It’s not Oba­macare any­more... it’s all ours

Woonsocket Call - - Opinion - By DREW ALT­MAN and LARRY LEVITT Alt­man is pres­i­dent and chief ex­ec­u­tive of the Henry J. Kaiser Fam­ily Foun­da­tion. Levitt is se­nior vice pres­i­dent of the Kaiser Foun­da­tion.

Repub­li­cans failed to re­peal and re­place the Af­ford­able Care Act early Fri­day be­cause of di­vi­sions within their own ranks, and be­cause they tried not only to re­peal and re­place the ACA but also to cut and cap the Med­i­caid pro­gram, gen­er­at­ing op­po­si­tion from many red-state gov­er­nors and their sen­a­tors.

But most of all, they failed be­cause they built their var­i­ous plans on the false claim — busted by the Con­gres­sional Bud­get Of­fice — that they could main­tain the same cov­er­age lev­els as the ACA and lower pre­mi­ums and de­ductibles, while at the same time slash­ing about a tril­lion dol­lars from Med­i­caid and ACA sub­si­dies and soft­en­ing the ACA's con­sumer pro­tec­tion reg­u­la­tions. Had they suc­ceeded, they would have won a big short-term vic­tory with their base, which strongly sup­ports re­peal, but suf­fered the con­se­quences in sub­se­quent elec­tions as the same vot­ers lost cov­er­age or were hit with higher pre­mi­ums and de­ductibles.

The chal­lenge now is to sta­bi­lize the ACA's in­sur­ance mar­ket­places. They are not in free fall or im­plod­ing, as Pres­i­dent Trump sug­gests, and in most mar­kets in­surer prof­its have been im­prov­ing. But th­ese are frag­ile mar­kets, es­pe­cially in ru­ral ar­eas, and there are 38 "bare coun­ties" where no in­surer cur­rently in­tends to par­tic­i­pate in 2018. About 20 per­cent of mar­ket­place en­rollees have ac­cess to only one in­surer, with the big­gest prob­lems in ru­ral ar­eas.

In­sur­ers have sub­mit­ted their ini­tial rates to state reg­u­la­tors for 2018, and in some ar­eas, the in­creases are steep. Th­ese com­pa­nies are hedg­ing their bets in the face of un­cer­tainty em­a­nat­ing from Wash­ing­ton, and who can blame them? Now, with am­bi­gu­ity over leg­isla­tive ac­tion to re­peal and re­place the law lifted, the re­main­ing un­cer­tainty is whether Congress and the ad­min­is­tra­tion will take steps to sta­bi­lize mar­kets or in­stead un­der­mine them.

The im­me­di­ate ques­tion is whether the ad­min­is­tra­tion will im­ple­ment the law as in­tended or, in a sense, en­act "skinny re­peal" through ad­min­is­tra­tive ac­tion. To sta­bi­lize the mar­ket­places, the ad­min­is­tra­tion would need to en­force the in­di­vid­ual man­date as in­tended, com­mit to pro­vid­ing pay­ments to in­sur­ers that com­pen­sate for re­duc­ing cost­shar­ing for low-in­come en­rollees, and con­tinue to pro­vide out­reach funds to sup­port en­roll­ment and con­sumer ed­u­ca­tion ac­tiv­i­ties.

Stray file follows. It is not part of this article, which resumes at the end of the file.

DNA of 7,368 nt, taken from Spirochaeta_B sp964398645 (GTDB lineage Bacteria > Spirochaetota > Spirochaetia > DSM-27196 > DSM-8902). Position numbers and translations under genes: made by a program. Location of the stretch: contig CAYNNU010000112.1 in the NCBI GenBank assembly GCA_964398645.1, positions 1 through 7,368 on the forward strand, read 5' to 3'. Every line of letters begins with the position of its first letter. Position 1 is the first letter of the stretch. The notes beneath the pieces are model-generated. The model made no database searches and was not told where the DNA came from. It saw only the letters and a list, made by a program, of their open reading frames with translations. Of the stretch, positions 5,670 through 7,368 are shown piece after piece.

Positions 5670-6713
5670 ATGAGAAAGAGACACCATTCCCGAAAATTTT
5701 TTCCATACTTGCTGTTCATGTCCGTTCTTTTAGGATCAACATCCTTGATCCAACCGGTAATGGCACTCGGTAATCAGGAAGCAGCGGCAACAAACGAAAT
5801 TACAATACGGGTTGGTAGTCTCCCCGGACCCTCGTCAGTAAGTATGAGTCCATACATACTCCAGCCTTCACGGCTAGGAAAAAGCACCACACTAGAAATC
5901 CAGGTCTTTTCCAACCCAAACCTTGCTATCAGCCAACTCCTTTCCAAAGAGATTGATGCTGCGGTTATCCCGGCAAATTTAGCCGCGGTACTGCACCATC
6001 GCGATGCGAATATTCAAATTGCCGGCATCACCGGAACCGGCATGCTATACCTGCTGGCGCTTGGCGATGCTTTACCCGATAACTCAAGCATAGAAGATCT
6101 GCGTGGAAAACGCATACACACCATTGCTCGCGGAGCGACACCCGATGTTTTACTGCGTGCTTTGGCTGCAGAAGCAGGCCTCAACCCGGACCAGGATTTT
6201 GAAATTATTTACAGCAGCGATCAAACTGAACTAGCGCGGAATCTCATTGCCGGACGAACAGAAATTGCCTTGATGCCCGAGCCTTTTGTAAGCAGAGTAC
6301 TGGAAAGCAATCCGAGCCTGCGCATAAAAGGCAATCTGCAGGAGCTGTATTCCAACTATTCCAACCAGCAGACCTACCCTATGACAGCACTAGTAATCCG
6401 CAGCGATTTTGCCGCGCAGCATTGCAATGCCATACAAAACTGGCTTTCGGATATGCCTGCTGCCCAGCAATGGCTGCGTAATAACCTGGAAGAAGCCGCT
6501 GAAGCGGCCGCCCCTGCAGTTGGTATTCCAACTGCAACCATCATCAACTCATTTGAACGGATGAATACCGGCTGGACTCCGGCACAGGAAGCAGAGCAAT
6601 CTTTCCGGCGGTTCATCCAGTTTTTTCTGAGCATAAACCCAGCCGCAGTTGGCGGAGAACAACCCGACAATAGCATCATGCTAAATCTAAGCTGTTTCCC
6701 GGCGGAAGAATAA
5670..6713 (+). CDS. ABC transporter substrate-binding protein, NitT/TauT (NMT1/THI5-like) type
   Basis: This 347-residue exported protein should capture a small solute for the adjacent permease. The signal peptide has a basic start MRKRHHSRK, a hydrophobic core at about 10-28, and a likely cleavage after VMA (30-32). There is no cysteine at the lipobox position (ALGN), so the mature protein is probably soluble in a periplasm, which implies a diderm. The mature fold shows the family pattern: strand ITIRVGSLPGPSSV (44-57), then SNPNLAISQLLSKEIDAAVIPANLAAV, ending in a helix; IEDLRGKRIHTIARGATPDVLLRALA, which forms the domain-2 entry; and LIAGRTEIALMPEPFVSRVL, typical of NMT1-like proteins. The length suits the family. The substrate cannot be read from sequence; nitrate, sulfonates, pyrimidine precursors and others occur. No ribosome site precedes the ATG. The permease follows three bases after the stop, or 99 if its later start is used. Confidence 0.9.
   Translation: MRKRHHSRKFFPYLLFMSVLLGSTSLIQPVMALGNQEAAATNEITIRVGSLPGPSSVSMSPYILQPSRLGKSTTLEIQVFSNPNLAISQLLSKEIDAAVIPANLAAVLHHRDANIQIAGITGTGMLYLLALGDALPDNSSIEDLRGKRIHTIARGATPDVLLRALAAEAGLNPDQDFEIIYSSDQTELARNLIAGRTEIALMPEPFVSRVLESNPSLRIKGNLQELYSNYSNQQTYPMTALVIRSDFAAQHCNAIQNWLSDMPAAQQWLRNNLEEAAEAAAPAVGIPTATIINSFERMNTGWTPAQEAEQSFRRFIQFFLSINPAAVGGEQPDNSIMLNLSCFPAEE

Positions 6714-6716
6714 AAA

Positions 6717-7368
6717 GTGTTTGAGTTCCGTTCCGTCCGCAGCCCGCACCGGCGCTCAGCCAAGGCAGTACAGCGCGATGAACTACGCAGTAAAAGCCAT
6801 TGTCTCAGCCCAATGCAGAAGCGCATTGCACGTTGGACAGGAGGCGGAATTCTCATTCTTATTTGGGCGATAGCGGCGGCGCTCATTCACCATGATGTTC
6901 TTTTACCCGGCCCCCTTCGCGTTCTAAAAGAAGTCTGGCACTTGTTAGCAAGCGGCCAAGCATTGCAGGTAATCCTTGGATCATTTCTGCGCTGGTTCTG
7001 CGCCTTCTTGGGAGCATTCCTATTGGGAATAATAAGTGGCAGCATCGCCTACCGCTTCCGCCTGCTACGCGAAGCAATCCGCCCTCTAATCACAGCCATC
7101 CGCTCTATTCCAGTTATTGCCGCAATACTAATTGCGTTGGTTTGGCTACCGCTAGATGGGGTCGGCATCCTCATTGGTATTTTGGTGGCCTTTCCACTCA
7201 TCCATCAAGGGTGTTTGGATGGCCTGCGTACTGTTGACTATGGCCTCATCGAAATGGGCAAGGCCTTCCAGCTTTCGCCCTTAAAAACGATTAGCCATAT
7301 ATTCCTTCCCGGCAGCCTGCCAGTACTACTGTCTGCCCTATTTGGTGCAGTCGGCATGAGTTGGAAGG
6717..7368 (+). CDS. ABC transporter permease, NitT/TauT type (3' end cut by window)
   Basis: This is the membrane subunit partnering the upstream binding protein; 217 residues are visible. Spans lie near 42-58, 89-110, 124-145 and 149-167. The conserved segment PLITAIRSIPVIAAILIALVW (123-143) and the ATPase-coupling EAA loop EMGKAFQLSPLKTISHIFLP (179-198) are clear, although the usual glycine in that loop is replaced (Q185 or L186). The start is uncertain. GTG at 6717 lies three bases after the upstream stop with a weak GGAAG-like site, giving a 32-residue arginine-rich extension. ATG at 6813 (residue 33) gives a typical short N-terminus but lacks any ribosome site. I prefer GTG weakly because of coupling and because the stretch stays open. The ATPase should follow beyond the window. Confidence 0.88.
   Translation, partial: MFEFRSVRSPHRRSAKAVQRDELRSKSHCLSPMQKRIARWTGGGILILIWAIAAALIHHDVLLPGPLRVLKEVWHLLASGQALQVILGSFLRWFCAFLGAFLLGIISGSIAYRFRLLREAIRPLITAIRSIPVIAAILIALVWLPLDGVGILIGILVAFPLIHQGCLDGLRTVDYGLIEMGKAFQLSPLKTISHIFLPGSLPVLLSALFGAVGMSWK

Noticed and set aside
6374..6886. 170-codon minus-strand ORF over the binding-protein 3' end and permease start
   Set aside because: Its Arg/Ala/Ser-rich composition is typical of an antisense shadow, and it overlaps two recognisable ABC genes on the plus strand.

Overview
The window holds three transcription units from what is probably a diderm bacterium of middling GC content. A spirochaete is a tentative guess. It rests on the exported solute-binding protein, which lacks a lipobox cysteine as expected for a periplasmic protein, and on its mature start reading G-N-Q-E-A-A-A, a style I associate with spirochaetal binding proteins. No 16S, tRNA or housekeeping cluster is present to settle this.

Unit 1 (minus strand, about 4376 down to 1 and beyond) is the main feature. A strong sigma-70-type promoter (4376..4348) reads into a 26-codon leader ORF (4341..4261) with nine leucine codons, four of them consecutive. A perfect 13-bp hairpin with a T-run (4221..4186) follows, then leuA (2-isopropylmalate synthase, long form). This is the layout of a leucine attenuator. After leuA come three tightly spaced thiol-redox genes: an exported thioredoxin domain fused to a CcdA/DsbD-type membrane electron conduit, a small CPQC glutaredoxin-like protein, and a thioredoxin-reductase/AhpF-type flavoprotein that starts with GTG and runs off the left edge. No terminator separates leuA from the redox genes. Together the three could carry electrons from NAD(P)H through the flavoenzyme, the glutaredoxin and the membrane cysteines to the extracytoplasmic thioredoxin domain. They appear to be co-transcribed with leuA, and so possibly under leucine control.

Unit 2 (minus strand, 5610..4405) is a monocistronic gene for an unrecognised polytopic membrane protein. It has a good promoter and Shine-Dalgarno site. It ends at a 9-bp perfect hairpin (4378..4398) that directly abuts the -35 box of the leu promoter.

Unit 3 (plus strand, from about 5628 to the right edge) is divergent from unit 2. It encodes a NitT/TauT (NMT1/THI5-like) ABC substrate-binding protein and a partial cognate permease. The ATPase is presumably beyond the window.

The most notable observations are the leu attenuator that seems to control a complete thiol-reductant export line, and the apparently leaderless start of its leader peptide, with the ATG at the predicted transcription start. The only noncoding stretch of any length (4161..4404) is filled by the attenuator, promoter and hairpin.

In­sur­ers need to fi­nal­ize their 2018 rates soon and sign con­tracts with the fed­eral mar­ket­place by the end of Septem­ber, so clar­ity on the $7 bil­lion in cost-shar­ing pay­ments to in­sur­ers is key. If they're not made, in­sur­ers will need to raise pre­mi­ums by about 19 per­cent, or they might just de­cide to exit the mar­ket en­tirely. Th­ese pay­ments are sub­ject to a law­suit filed the House, so Congress might need to step in and as­sure that the pay­ments will con­tinue.

It is un­clear whether Repub­li­cans and Democrats can work to­gether on nar­row leg­is­la­tion to sta­bi­lize the mar­ket­places with­out once again open­ing up a broader de­bate about the ACA. Repub­li­can bills in­cluded sig­nif­i­cant fed­eral funds to help in­sur­ers cover the cost of high­risk pa­tients, an idea that was also part of the ACA for its first three years of im­ple­men­ta­tion. Th­ese rein­sur­ance or risk-shar­ing pools would bring pre­mi­ums down, es­pe­cially for mid­dle-class con­sumers not el­i­gi­ble for tax cred­its in the mar­ket­places, a pri­mary goal for both par­ties.

Con­ser­va­tives may be re­sis­tant to such spend­ing, so Congress might also con­sider ideas they ad­vo­cated in the re­cent de­bate, such as al­low­ing pre­mi­ums to be paid from health sav­ings ac­counts. This, too, would pro­vide pre­mium re­lief to mid­dle-class peo­ple buy­ing their own in­sur­ance.

Still, only 7 per­cent of the Amer­i­can peo­ple get their in­sur­ance through the in­di­vid­ual mar­ket. Find­ing con­sen­sus on the nar­row is­sue of sta­bi­liz­ing this slice of the health in­sur­ance sys­tem should be pos­si­ble if the larger, par­ti­san de­bate about Oba­macare is truly over.

But one thing is clear: 59 per­cent of the pub­lic says Pres­i­dent Trump and the Repub­li­cans are now in con­trol of gov­ern­ment and are re­spon­si­ble for mak­ing the ACA work, and 74 per­cent says they should "do what they can to make the law work."

It's ap­par­ent what needs to be done to sta­bi­lize the mar­ket­places and who owns the ACA go­ing for­ward. It's no longer Oba­macare; it's now just the na­tion's health in­sur­ance sys­tem.

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